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Turkey: Chapter 33 on EU Accession Opened

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Chapter 33 covers Turkey's economic and financial provisions

A new chapter on budget policy was opened on Turkey’s accession into the EU on Thursday following soured relations after the bloc requested the candidate country to change terrorism laws in exchange for visa-free travel for Turks.

Chapter 33, which covers economic and financial provisions, was opened at news conference in Brussels on Thursday with the participation of Turkish Foreign Minister Mevlut Cavusoglu, EU minister and Chief Negotiator Omer Celik and Finance Minister Naci Agbal.

Opening of chapter 33 shows the enlargement process with Turkey is "moving forward," European Commissioner for neighborhood policy and enlargement, Johannes Hahn, said on his Twitter account on Thursday.

Turkey: Chapter 33 on EU accession opened
Chapter 33 is the second chapter opened in the last seven months, after the chapter 17 on economic and monetary policy was opened in Luxembourg on Dec. 14, 2015. EU launched accession negotiations with Turkey on October 3, 2005.

Since then, 16 out of 35 chapters have been opened, one of which has been provisionally closed.

Cavusoglu said Turkey-EU relations "were passing through a historic process".

"Within four months, we held four EU-Turkey summits," he said, referring to a refugee deal between Turkey and the EU signed on March 18.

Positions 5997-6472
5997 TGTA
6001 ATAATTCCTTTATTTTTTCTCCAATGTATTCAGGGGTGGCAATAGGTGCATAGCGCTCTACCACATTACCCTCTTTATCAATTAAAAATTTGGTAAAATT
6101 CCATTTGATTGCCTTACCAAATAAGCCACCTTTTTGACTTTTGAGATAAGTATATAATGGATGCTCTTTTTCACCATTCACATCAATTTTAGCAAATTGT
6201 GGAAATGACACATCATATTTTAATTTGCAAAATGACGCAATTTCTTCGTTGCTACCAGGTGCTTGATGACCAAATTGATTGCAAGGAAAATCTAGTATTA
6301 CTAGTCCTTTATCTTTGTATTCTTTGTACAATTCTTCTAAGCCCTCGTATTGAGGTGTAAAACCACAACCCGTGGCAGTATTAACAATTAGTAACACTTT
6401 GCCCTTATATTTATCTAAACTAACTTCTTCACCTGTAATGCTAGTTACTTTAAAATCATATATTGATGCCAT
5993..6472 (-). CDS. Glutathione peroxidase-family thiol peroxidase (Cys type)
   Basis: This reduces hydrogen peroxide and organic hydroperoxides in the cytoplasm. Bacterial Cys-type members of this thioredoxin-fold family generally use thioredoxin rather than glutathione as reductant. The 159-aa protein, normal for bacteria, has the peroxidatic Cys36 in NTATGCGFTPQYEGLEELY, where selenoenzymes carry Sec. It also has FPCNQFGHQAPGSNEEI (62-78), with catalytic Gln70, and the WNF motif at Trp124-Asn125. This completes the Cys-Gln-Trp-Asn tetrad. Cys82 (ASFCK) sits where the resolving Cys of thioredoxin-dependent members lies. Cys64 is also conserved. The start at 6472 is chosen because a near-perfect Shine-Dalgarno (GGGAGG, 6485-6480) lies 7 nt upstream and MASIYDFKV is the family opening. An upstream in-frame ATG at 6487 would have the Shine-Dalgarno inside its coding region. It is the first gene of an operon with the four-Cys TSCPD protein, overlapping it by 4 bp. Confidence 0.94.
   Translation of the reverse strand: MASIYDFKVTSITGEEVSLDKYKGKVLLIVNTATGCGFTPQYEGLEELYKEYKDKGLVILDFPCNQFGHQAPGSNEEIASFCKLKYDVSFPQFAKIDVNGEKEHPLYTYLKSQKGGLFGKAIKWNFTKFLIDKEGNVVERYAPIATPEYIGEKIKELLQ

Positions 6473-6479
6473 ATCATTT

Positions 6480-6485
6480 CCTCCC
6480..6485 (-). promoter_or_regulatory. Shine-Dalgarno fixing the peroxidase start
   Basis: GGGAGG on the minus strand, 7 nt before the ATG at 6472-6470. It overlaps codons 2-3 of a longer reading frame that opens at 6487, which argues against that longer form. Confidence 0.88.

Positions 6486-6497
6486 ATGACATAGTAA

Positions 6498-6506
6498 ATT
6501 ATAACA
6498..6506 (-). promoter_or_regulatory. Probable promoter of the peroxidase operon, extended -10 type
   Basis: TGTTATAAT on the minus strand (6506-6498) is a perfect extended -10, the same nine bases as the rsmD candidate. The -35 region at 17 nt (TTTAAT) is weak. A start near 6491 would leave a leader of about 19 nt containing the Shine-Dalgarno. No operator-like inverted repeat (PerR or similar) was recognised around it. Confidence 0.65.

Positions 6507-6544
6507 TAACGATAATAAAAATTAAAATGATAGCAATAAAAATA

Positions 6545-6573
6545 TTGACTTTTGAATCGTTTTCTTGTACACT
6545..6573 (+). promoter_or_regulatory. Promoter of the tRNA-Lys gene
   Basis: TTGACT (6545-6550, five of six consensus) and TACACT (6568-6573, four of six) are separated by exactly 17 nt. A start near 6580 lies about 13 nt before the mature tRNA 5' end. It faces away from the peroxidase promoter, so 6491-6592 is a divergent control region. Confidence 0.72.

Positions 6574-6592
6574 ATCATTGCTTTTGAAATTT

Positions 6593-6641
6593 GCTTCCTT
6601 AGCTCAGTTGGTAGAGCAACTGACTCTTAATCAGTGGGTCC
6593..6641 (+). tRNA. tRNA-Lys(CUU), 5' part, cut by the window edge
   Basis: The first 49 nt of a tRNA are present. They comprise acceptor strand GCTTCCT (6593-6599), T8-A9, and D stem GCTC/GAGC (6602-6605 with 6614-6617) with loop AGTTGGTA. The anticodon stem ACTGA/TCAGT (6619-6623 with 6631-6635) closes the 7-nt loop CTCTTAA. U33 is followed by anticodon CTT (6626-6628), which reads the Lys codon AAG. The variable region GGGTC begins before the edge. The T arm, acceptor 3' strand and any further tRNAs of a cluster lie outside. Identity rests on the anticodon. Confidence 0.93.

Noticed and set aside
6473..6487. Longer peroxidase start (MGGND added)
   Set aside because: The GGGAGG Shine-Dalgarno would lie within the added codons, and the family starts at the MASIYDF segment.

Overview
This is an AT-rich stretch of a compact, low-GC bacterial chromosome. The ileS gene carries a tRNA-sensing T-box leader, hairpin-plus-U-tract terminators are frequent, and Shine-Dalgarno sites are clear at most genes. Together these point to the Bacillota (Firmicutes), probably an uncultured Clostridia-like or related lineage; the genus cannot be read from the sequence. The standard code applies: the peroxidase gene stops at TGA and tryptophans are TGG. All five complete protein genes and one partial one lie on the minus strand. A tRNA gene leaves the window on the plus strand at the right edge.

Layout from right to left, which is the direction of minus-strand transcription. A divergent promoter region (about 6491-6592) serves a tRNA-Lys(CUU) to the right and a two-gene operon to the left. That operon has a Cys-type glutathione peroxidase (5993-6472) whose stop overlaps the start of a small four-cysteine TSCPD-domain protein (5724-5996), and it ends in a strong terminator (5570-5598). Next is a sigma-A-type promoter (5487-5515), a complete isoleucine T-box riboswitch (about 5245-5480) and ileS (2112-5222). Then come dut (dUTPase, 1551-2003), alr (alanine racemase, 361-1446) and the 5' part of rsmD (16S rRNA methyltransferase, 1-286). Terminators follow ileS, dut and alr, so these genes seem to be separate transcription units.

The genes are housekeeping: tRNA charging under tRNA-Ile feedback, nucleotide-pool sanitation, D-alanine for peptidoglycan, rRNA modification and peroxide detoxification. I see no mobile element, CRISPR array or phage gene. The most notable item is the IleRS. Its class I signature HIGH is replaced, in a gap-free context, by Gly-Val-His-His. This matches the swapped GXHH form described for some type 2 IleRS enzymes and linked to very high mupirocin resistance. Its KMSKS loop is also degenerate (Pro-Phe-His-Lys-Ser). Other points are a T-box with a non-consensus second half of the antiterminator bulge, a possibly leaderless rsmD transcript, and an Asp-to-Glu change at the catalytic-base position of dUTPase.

Cavusoglu said cooperation with the EU was extended in many fields and the refugee flow in Aegean Sea "was taken under control".

"We succeeded in stopping deaths and the human traffic," he said.

The EU-Turkey refugee deal aims to discourage irregular migration through the Aegean Sea by taking stricter measures against human traffickers and improving the conditions of nearly three million Syrian refugees in Turkey.

The deal also allows for the acceleration of Turkey’s EU membership bid and visa-free travel for Turkish nationals within the Schengen area, on the condition that Ankara meets 72 requirements set by the EU.

Although Turkey fulfilled most of the criteria last month, differences between Brussels and Ankara on anti-terror legislation have forestalled the visa-liberalization deal.

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